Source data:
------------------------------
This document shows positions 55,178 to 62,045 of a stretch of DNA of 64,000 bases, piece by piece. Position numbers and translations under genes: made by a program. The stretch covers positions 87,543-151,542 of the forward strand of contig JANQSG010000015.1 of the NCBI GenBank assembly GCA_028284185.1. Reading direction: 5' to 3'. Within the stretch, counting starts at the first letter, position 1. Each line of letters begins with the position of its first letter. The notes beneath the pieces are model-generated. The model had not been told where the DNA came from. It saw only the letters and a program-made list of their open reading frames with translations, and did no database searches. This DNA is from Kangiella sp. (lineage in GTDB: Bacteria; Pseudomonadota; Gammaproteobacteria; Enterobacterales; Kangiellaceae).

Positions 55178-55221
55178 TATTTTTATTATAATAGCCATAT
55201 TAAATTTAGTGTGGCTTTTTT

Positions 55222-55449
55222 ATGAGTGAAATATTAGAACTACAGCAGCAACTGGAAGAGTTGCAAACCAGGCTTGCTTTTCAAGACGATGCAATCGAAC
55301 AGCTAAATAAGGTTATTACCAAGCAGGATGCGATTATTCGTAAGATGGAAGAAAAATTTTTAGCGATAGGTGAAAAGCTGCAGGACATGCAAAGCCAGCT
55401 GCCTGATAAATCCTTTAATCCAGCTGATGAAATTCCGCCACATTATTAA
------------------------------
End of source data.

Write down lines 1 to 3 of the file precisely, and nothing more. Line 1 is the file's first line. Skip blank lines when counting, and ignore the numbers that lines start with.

This document shows positions 55,178 to 62,045 of a stretch of DNA of 64,000 bases, piece by piece. Position numbers and translations under genes: made by a program. The stretch covers positions 87,543-151,542 of the forward strand of contig JANQSG010000015.1 of the NCBI GenBank assembly GCA_028284185.1. Reading direction: 5' to 3'. Within the stretch, counting starts at the first letter, position 1. Each line of letters begins with the position of its first letter. The notes beneath the pieces are model-generated. The model had not been told where the DNA came from. It saw only the letters and a program-made list of their open reading frames with translations, and did no database searches. This DNA is from Kangiella sp. (lineage in GTDB: Bacteria; Pseudomonadota; Gammaproteobacteria; Enterobacterales; Kangiellaceae).

Positions 55178-55221
55178 TATTTTTATTATAATAGCCATAT